A friend of mine had a great crisis of faith when her husband died. They were very happily married and active in their church. When he got colon cancer, they and many friends prayed for his healing. Their prayers and perspective were such that they were sure he would be healed. My friend told me, “It wasn’t until the day before Pete died that we realized God wasn’t going to heal him.” The disappointment was devastating to her faith for years.
God continues to miraculously heal today—even serious diseases like cancer. God solves many problems in ways only the Holy Spirit would be able to do. As Christians, when we face serious sickness or problem, we naturally HOPE God will heal us and help us. Sometimes our hopes are fulfilled; sometimes we are disappointed because God has other plans.
When God Let Himself be Defeated
In today’s first reading, the Israelites hoped God would give them victory over the Philistines. They had one battle and were defeated. They decided to bring the Ark of the Covenant (God’s Presence) to the battlefield, so that God’s Presence would give them victory. It did not. They were not only defeated; they lost 30,000 men and the Philistines took the Ark of the Covenant into their land.
That is when things got very interesting. Read 1 Samuel, chapters 4-7 to get the whole story. Those chapters tell us that when the Philistines put the Ark of the Covenant in their god’s temple, they found their god face down on the floor in front of it. The Philistines were afflicted with hemorrhoids (Yes, you read that right!) and a plague of mice. As the Philistines played hot potato with the Ark, it afflicted town after town it entered. Eventually, the Philistines sent the Ark of the Covenant back. When it entered Israelite territory, people worshiped with renewed faith in God…and the Israelites lived in peace with all their neighbors “for twenty years.”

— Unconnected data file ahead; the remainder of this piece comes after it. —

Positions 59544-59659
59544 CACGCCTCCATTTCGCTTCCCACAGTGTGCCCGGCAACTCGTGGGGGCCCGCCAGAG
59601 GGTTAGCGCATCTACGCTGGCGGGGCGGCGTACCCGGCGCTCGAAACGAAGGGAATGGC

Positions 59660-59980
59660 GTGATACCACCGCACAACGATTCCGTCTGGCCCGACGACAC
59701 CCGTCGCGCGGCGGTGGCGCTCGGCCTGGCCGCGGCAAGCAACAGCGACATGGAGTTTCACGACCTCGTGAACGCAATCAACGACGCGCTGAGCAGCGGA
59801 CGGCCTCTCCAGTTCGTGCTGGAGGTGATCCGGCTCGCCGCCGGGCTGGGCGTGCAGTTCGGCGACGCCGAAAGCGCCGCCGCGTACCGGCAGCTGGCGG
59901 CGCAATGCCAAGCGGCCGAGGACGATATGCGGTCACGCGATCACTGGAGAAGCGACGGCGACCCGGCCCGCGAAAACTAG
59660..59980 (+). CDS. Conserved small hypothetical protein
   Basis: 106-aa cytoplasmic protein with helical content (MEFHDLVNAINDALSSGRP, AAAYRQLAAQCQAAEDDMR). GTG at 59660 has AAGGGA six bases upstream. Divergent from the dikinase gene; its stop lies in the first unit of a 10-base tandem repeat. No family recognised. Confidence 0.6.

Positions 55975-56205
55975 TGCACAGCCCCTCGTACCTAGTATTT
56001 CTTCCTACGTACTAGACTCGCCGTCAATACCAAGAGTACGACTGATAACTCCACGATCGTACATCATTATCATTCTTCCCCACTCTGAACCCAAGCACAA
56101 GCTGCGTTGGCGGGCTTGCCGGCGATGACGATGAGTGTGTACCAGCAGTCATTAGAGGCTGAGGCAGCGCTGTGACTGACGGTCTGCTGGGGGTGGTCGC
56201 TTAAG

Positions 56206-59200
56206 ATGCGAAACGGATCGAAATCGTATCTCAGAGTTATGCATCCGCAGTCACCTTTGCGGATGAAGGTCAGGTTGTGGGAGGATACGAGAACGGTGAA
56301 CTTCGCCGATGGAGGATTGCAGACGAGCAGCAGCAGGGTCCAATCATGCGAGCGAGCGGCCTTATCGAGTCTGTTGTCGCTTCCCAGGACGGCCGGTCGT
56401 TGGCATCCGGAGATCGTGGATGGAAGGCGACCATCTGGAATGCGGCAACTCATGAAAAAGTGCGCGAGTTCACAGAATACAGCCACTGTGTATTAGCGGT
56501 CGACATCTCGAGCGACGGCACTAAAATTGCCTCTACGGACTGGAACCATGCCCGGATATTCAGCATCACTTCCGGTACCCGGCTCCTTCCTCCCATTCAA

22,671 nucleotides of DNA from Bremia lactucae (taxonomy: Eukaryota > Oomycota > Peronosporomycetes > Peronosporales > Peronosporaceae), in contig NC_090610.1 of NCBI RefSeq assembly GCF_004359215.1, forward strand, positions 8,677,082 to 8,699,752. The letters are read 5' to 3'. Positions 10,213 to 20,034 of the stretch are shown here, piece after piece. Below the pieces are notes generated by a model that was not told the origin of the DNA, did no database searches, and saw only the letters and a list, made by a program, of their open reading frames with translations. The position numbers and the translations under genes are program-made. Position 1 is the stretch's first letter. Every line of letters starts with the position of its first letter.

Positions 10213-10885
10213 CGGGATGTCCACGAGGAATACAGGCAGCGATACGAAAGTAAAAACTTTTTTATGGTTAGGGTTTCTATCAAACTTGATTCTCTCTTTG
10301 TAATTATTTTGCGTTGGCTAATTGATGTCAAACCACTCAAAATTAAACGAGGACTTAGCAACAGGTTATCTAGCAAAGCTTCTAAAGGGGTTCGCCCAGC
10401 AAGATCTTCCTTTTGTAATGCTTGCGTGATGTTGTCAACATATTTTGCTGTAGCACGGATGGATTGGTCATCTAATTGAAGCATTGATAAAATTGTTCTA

God had other plans.
As I read the chapters that followed today’s reading, up until tomorrow’s, it strikes me that God had a Plan B. Instead of just giving the Israelites the victory in battle, he wanted to introduce Himself to Israel’s neighbors. He wanted to give them the heads up that he was, indeed, a Mighty God,an Awesome God, a God to be noticed and revered. And he wanted to foster peace.
God had other plans because he had a wider, longer view and perfect wisdom.
God’s plans often do not match ours. When they don’t, we are disappointed. Sometimes we turn away from God. There was a time in my life when God had other plans for me. They were tough times. I never stopped believing, but I did stop hoping. I didn’t see that as a sin then. I thought it was virtuous to hunker and down and still believe.
But I was sinning against the virtue of hope and the First Commandment (“You shall worship the Lord your God and Him only shall you serve.”)
What Our Faith Teaches Us About Hope, Despair, and Presumption
In its discussion of that commandment, the catechism says, “When God reveals Himself and calls him, man cannot fully respond to the divine love by his own powers. He must hope that God will give him the capacity to love Him in return and to act in conformity with the commandments of charity. Hope is the confident expectation of divine blessing and the beatific vision of God; it is also th fear of offending God’s love and of incurring punishment. (CCC 2090)
The first commandment is also concerned with sins against hope, namely, despair and presumption: By despair, man ceases to hope for his personal salvation from God, for help in attaining it or for the forgiveness of his sins. Despair is contrary to God’s goodness, to his justice—for the Lord is faithful to his promises—and to his mercy. (CCC 2091)
There are two kinds of presumption. Either man presumes upon his own capacities, (hoping to be able to save himself without help from on high), or he presumes upon God’s almighty power or his mercy (hoping to obtain his forgiveness without conversion and glory without merit). (CCC 2092)